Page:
Laura Morgan
August 18, 2000 AT 04:00 AM EDT

The first time around, in 1981, no fewer than 400,000 fans carted lawn chairs, lanterns, and ice chests into New York City’s Central Park, suffusing its Great Lawn with nostalgia, good vibes, and plumes of marijuana smoke. The throng had assembled to witness native New Yorker Paul Simon’s reunion with his old partner, Art Garfunkel; the morning after, bulldozers plowed the lawn, a bit of restoration paid for by the show’s promoters. So, on Aug. 15, 1991, when Simon — sans Garfunkel but backed by a 17-piece band — drew an estimated 750,000 back to the city’s green lung, the singer really was homeward bound: There he stood, playing to what some claim was the biggest live-music crowd in NYC history.

And as at that first free show, the sky had threatened rain all day, but the clouds miraculously parted. ”I was literally calling the weather number every two minutes,” says Dan Klores, coproducer of the concert’s live HBO broadcast. ”So much work had gone into the planning and production, it just couldn’t rain.”

This second time around, Simon was charged not only with providing the musical magic but building a bridge over troubled water. Though Central Park had a history of successful pop events throughout the ’70s and early ’80s — with shows from the Jefferson Airplane, James Taylor, and Elton John — the record was marred in 1983 when gangs ran amok after a Diana Ross concert. With 200 complaints filed and at least 49 arrests made, city officials were leery of the mayhem a crowd might inspire on a hot summer night.

Nevertheless, it was a smooth ride from the start, when then-New York City mayor David Dinkins kicked off the show at 7:15 p.m. with Simon’s introduction. ”When I got to the park at one in the afternoon, there were already hundreds of thousands of people there,” says Klores. ”It was a thrilling feeling. You knew it would be an incredibly peaceful and buoyant night.” And so it was: Only two arrests were reported — and that with only 540 officers on patrol and approximately one Porta Potti for every 4,688 concertgoers.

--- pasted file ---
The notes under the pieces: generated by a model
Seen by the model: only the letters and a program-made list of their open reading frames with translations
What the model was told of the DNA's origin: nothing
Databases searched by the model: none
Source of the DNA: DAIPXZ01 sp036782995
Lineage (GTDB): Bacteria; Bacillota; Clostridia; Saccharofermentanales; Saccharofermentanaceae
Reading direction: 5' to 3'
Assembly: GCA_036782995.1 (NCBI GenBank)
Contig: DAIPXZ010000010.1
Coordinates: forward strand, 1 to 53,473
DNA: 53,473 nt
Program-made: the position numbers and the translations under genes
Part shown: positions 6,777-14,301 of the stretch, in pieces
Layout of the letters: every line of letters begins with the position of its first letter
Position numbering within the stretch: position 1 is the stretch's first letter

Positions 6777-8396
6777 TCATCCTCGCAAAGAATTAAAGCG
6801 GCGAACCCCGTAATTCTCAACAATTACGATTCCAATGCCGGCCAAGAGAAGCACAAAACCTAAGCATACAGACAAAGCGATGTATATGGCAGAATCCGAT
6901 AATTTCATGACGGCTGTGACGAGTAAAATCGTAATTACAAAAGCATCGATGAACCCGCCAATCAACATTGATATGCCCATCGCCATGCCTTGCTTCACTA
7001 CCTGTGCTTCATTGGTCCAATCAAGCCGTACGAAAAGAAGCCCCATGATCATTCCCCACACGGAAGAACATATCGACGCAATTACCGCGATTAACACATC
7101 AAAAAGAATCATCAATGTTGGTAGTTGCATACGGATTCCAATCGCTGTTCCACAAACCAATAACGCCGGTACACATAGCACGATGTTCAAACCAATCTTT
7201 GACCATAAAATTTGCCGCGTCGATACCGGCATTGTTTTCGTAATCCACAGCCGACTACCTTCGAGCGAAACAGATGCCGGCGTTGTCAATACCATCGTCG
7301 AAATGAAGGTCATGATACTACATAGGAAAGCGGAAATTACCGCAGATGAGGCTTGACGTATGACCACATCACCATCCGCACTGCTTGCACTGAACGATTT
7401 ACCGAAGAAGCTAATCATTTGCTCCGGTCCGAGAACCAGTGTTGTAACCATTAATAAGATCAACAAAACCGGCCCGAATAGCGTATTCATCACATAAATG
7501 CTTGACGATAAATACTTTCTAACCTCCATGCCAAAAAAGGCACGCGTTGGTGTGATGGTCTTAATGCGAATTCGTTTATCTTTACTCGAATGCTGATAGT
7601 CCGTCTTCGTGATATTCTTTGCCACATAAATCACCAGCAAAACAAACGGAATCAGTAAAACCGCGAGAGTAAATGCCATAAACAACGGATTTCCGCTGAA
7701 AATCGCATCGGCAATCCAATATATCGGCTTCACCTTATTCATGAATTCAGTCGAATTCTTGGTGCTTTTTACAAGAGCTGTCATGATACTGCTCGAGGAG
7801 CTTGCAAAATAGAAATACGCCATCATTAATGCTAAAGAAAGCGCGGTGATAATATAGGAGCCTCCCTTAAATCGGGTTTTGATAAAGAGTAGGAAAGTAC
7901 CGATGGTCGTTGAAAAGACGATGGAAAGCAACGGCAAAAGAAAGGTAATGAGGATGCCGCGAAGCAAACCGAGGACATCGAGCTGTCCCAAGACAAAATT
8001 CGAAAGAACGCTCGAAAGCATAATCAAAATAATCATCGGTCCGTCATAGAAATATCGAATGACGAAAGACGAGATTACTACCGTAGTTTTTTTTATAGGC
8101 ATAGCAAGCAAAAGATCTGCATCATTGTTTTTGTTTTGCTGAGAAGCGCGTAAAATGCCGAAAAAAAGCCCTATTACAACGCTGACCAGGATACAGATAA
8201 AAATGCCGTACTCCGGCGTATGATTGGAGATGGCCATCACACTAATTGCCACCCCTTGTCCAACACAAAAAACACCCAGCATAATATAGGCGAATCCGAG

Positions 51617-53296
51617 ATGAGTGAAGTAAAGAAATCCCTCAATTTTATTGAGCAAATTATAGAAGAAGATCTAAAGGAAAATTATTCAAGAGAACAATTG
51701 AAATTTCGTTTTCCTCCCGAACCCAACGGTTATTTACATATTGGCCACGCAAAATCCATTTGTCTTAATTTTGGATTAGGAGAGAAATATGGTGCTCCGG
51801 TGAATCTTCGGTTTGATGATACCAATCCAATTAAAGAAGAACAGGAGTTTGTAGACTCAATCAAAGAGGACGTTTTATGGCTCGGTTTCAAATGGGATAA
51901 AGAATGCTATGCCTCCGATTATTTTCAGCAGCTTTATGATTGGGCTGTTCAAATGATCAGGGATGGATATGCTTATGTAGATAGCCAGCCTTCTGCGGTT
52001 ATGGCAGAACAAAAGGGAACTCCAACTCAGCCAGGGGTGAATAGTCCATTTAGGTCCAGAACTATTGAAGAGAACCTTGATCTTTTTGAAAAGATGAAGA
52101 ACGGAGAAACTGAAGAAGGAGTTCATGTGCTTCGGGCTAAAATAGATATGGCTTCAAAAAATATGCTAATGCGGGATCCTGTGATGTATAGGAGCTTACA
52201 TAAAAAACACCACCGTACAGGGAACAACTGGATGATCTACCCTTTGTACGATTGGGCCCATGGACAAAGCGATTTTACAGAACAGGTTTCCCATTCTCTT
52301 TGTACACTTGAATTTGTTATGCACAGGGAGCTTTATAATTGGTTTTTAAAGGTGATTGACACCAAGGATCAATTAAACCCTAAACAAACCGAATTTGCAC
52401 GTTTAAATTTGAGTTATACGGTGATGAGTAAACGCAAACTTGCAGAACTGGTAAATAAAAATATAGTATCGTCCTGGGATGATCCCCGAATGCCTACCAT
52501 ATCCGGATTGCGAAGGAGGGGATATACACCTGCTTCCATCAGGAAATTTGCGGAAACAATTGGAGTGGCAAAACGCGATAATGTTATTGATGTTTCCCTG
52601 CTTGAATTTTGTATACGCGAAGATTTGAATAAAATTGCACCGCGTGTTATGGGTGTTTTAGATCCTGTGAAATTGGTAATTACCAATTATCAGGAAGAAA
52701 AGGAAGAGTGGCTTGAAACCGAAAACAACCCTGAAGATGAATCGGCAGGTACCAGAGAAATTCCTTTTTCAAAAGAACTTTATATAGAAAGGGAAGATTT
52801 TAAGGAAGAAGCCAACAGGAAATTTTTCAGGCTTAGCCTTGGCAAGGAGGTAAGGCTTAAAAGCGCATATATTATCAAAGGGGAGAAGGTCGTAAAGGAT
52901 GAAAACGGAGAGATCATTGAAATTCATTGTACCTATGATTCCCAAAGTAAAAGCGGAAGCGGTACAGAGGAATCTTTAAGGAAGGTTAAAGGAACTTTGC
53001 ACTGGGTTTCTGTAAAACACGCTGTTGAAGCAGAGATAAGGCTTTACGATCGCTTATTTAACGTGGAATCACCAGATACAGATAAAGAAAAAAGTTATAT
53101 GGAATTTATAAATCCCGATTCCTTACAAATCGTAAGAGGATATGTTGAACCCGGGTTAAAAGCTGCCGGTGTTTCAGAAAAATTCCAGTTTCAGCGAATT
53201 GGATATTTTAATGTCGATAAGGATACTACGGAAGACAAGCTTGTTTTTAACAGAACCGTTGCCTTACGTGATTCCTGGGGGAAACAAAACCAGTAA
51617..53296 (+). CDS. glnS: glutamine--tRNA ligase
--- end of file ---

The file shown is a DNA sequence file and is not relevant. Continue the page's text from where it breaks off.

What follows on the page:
Simon proceeded to play hits from his solo albums, Graceland, Still Crazy After All These Years, and The Rhythm of the Saints, as well as a smattering of Simon and Garfunkel classics. Chevy Chase even joined him for a rendition of ”You Can Call Me Al” before Simon closed the show with ”The Sounds of Silence.” The crowd, needless to say, was anything but.

Even the oft-taciturn Simon seemed transported by the event. According to Klores, ”When he came off the stage that night, we hugged and he looked at me and said, ‘This is the biggest thrill of my career.”’

Time Capsule: August 15, 1991
At the movies, Hot Shots!, starring Charlie Sheen and Lloyd Bridges, is the box office top gun, having grossed $29 million in two weeks. On TV, female-fronted sitcoms rule as Roseanne, Designing Women, and Murphy Brown all finish among the week’s top 10. In music, Bryan Adams’ love ballad, ”(Everything I Do) I Do It for You,” is in its third week at No. 1 on the Billboard singles chart. And in the news, Arkansas Gov. Bill Clinton announces plans to form a committee to explore a run for the U.S. presidency.

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